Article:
Wanganui District Council has stopped short of objecting to every new off-licence application it receives.
Instead the council's community and environment committee agreed to lobby central government for more community involvement in granting liquor licences, and to review the council's current liquor policy.
The recommendation before the committee was that it objects to any new off-licence applications, and be informed of any applications to renew an off-licence.
However, councillors were sharply divided on the issue.
Councillor Rob Vinsen disagreed with the motion and suggested the council object to an off-licence application should the application be unsuitable based on the history and character of the applicant, and the location. Mayor Annette Main supported Mr Vinsen's motion and was uneasy about imposing a blanket ban on new off-licences.
"I share Rob's concern for the opportunity for new, quality businesses coming to Wanganui. For example, what if a new supermarket wanted to come to Wanganui?"
Councillor Jack Bullock was firmly in favour of the original motion, saying Wanganui had a problem with young people drinking.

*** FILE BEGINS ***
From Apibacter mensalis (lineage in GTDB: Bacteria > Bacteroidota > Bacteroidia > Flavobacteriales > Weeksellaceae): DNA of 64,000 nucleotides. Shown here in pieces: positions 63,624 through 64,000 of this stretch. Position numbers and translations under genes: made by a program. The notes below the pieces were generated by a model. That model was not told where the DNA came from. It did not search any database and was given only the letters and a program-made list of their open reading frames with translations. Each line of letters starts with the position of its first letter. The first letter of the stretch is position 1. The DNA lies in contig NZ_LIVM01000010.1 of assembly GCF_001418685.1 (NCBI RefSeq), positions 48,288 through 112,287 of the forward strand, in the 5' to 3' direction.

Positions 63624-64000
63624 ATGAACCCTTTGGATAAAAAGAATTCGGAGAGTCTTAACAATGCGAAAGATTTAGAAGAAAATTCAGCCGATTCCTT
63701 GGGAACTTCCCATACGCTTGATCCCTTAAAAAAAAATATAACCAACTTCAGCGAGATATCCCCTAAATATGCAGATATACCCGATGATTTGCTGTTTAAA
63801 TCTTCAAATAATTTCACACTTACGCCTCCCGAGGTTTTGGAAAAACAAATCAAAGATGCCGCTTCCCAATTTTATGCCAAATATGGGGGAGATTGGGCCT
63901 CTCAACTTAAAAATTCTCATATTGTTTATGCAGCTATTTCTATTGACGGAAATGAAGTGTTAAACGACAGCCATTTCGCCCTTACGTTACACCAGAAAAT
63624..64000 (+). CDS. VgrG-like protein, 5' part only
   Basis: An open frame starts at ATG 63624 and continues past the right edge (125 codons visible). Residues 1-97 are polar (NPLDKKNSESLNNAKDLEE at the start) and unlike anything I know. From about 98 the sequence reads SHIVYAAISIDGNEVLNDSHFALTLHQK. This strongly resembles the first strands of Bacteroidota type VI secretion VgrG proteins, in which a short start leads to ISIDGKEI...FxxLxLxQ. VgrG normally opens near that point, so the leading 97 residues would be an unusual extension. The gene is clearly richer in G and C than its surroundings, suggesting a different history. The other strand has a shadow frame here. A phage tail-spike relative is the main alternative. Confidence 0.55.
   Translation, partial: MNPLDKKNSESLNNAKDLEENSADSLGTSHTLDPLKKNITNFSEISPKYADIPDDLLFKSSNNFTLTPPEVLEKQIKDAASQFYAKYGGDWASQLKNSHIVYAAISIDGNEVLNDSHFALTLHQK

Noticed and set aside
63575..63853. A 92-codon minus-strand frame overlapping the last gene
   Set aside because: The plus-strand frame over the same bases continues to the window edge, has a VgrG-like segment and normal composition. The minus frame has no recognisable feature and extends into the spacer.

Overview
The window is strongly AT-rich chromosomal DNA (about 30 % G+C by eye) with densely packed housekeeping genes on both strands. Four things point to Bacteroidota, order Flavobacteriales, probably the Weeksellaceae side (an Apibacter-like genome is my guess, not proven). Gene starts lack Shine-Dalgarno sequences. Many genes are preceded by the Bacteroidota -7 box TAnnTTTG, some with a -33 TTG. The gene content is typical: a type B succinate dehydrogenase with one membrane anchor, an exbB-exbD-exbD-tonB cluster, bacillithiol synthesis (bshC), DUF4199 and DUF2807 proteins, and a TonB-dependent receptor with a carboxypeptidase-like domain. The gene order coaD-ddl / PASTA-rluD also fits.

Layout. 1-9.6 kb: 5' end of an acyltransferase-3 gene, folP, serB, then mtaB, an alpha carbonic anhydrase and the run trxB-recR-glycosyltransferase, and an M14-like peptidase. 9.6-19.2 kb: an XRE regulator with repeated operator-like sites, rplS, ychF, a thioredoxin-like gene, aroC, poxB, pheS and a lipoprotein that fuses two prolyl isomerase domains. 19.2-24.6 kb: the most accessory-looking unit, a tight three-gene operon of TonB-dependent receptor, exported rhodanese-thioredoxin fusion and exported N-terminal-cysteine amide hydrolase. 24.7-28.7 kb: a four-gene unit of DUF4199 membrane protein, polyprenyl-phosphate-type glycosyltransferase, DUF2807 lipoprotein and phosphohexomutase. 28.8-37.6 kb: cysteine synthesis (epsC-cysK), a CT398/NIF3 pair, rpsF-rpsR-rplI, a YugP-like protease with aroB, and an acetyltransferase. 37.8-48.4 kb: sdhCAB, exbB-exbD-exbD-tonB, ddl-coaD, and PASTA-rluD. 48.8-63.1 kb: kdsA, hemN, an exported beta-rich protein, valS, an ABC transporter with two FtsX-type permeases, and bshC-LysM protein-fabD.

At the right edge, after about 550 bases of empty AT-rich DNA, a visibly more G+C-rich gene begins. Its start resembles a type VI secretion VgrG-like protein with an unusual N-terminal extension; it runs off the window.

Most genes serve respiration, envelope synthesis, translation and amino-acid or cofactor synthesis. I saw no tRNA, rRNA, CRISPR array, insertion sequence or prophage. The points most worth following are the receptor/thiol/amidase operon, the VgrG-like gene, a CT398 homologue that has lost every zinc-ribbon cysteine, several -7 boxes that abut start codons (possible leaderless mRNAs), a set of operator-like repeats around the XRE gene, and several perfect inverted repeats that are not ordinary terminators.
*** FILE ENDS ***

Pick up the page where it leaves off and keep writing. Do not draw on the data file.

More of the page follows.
"Go into town on a Thursday, Friday, Saturday evening and you'll see young people drinking and fighting.
"In Wanganui East there are three bottle stores within 200m of each other, so you can't say Wanganui doesn't have a problem with density of bottle stores."
Councillors argued over the two separate motions for nearly an hour, but eventually dropped both of them after taking advice from district licensing agency inspector Doug Bonner.
Mr Bonner said to implement either motion would be time-consuming and could be cancelled out by the Alcohol Reform Bill, which is making its way through Parliament.
The two motions the committee passed were: that council continue to lobby MPs at every possible opportunity over the liquor licensing issue; and that council begins a review of its liquor policy in advance of the upcoming legislation.
The motions will go to the next council meeting for ratification.